In the aftermath of August’s inexcusable, irrational and horrendously offensive “legitimate rape” gaffe uttered by U.S. Rep. Todd Akin (the hopefully soon-to-be ex-Republican candidate for U.S. Senate in Missouri), I, as a Republican, have found myself in the unfortunate position of being vulnerable to guilt by association. My peers may unfairly conclude that I must somehow sympathize with the extremist ideology of some fringe politician who happens to associate with the same political party. In lieu of the well-deserved backlash against Todd Akin and the undeserved stigma that some of my fellow college Republicans may be facing, I find it necessary to clarify some essential facts that may be lost in all of the hype.
As soon as Rep. Akin’s comments went viral, the Republican establishment dropped him like a hot potato, as they well should have. The National Republican Senatorial Committee promptly pulled his funding, both Mitt Romney and Paul Ryan called for his withdrawal from the Senate race, Republican Sen. Scott Brown of Massachusetts, himself a victim of sexual abuse as a child and the father of two daughters, railed against Akin’s gaffe as “outrageous, inappropriate, and wrong” and demanded his resignation from the race. In short, probably 99 percent of Republicans condemned Akin for misrepresenting the values of his party.
The swift condemnation delivered by the party establishment most visibly rebukes the idea that reasonable Republicans would sympathize with, or even cover up for, a radical and severely misinformed belief held by one of their own. While I’m at it, I find it necessary to mention a Democratic politician whose infamously shameful acts of infidelity were covered up and overlooked by members of his own party who are now railing against Akin for offending women. Does the name Bill Clinton ring a bell? Slick Willie, perhaps? I digress.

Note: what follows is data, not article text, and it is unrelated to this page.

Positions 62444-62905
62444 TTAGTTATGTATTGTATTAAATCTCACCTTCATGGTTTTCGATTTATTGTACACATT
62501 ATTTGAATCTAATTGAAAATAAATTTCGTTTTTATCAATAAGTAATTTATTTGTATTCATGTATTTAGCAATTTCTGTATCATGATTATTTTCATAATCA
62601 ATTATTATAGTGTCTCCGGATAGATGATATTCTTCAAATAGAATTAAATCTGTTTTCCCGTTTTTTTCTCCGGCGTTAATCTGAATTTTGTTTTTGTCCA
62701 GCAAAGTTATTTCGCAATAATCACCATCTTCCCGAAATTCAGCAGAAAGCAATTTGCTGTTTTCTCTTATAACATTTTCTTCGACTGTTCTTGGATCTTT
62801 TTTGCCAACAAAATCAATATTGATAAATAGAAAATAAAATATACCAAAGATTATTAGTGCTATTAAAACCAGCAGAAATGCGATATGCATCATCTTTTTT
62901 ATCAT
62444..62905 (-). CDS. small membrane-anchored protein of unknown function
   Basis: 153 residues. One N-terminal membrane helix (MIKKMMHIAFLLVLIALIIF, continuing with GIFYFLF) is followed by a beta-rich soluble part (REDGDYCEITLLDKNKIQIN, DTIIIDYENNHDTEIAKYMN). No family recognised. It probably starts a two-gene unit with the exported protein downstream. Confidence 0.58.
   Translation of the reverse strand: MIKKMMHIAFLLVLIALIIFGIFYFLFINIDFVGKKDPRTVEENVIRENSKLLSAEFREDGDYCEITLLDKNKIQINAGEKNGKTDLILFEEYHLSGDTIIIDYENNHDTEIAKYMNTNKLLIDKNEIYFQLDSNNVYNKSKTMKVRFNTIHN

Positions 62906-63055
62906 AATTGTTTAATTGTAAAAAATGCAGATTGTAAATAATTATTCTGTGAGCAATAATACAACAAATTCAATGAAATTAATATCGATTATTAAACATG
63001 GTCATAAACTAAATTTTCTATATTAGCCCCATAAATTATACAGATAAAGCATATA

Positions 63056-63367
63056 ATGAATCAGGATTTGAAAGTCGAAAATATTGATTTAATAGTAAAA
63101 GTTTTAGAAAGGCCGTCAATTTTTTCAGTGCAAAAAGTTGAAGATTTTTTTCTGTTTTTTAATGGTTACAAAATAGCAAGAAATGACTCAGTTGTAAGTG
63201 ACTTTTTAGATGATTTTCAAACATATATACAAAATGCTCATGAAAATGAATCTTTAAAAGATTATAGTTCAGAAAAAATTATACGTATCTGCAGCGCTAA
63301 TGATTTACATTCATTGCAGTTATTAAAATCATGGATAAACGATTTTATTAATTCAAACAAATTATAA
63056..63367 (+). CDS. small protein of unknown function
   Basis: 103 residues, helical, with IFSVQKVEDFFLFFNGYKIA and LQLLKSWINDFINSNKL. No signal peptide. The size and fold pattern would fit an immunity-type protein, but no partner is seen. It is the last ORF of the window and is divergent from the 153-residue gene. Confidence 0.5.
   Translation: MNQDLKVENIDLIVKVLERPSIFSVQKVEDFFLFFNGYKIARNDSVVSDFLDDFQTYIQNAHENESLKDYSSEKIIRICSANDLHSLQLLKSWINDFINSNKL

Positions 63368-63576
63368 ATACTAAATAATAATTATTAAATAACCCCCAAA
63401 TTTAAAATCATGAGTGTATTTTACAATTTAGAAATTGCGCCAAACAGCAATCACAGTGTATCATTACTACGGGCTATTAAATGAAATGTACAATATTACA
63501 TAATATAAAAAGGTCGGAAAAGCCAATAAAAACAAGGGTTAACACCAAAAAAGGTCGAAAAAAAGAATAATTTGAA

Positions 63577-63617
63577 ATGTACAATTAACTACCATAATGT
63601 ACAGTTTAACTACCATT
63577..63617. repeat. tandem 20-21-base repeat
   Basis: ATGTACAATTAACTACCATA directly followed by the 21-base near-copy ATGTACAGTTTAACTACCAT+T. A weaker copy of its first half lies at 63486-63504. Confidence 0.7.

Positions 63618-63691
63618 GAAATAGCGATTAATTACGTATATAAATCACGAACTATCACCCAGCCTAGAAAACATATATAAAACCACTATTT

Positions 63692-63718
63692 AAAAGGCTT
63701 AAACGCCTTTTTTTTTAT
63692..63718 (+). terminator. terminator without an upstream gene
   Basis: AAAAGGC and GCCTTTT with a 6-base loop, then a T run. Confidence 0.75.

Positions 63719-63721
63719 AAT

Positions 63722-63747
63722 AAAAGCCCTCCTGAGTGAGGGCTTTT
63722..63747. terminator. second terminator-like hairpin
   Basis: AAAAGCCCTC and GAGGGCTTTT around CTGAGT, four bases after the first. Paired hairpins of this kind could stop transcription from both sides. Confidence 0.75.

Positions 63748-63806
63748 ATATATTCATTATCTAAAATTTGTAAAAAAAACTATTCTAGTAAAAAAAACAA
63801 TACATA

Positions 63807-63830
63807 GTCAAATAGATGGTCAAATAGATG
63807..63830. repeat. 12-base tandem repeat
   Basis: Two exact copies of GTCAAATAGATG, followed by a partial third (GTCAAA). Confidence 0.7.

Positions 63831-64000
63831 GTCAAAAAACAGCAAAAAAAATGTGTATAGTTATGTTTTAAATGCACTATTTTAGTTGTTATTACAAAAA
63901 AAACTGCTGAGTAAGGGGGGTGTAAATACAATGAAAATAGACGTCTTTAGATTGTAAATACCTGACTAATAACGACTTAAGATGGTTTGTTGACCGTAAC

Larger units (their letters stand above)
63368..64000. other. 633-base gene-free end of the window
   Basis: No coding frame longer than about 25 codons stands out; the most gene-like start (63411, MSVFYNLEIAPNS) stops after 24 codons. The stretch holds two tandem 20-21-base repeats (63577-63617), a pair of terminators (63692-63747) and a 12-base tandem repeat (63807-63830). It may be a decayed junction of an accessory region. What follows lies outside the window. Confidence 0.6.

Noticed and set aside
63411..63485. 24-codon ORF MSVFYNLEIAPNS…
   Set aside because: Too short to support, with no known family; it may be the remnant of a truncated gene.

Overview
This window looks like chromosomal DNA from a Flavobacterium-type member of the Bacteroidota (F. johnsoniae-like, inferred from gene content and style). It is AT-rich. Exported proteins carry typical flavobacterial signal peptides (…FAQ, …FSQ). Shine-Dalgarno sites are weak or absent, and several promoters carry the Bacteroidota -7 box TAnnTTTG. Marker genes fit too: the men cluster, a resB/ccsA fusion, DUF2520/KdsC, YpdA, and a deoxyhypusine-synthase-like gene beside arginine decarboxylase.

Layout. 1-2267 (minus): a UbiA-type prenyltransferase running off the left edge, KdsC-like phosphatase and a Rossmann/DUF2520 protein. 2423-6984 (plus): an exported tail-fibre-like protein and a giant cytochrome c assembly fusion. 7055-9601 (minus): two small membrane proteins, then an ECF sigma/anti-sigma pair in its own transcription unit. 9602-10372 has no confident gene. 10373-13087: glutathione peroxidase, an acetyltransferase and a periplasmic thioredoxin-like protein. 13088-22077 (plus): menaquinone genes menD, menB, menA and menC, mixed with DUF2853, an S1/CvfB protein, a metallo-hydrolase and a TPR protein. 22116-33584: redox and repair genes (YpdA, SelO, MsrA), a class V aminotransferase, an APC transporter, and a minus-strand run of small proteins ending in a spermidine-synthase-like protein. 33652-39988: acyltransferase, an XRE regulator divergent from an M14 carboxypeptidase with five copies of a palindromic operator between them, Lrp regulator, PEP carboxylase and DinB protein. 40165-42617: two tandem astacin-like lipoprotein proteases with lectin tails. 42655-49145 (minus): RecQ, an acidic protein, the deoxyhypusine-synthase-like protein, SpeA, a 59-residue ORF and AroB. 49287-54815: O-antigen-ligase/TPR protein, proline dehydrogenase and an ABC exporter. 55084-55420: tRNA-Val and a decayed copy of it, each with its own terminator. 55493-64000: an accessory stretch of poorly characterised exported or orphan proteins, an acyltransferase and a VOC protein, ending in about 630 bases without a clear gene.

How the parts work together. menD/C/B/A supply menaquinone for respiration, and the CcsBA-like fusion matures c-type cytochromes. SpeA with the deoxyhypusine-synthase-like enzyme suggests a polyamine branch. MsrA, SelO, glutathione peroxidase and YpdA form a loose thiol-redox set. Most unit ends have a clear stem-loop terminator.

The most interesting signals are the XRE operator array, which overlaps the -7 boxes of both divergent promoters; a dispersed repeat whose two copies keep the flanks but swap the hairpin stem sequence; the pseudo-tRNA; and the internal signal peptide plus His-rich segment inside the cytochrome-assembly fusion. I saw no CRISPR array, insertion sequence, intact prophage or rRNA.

For those who may be emboldened after recent events to label all Republicans as out of touch on women’s issues and who may feel that the reaction by the party establishment was merely political damage control and not heartfelt condemnation, I present some more food for thought. Adding to Senators Kay Bailey Hutchison of Texas, Lisa Murkowski of Alaska and Susan Collins and Olympia Snowe of Maine — all three of whom are pro-choice — the 2010 election cycle saw the election of New Hampshire’s first female Republican senator, Kelly Ayotte. Further, at the state level, three of the 15 newly-elected Republican governors in 2010 were women. This includes the nation’s first ever Latina governor, Susana Martinez of New Mexico, and the first female governor of South Carolina, Nikki Haley, who is currently the country’s youngest governor as well as the second ever Indian-American governor.
These new leaders are visionaries and pioneers, both for their party and for the rest of the country. They represent the future of the Republican Party, rebuff the notions that Republicans as a whole are out of touch with women, and that strong, talented women can’t also be drawn to core Republican values: hard work, personal responsibility, entrepreneurship, equality of opportunity, individualism, smaller and smarter government, etc.
Todd Akin does not represent mainstream Republicans, nor do the vast majority of Republicans and Americans sympathize with his statement. I would hope that my peers would not be so judgmental as to label all Republicans bigots simply because they identify with the same broad-tent, pluralistic conglomeration known as the Republican Party.
Contrary to current hype, women’s issues are not exclusively Democratic issues. Being a Republican can mean a number of different things to each individual, as can being a Democrat. I myself am pro-gay marriage, as are a small but growing number of fiscally conservative, socially moderate-to-liberal Republicans. One bad apple cannot and should not spoil the bunch. After all, just because Bill Clinton made shameful personal decisions that tarnished his reputation and undermined his marriage doesn’t mean I believe that my Democratic friends condone or accept his behavior simply because they’re Democrats.
Alexander Veras is an LS&A junior.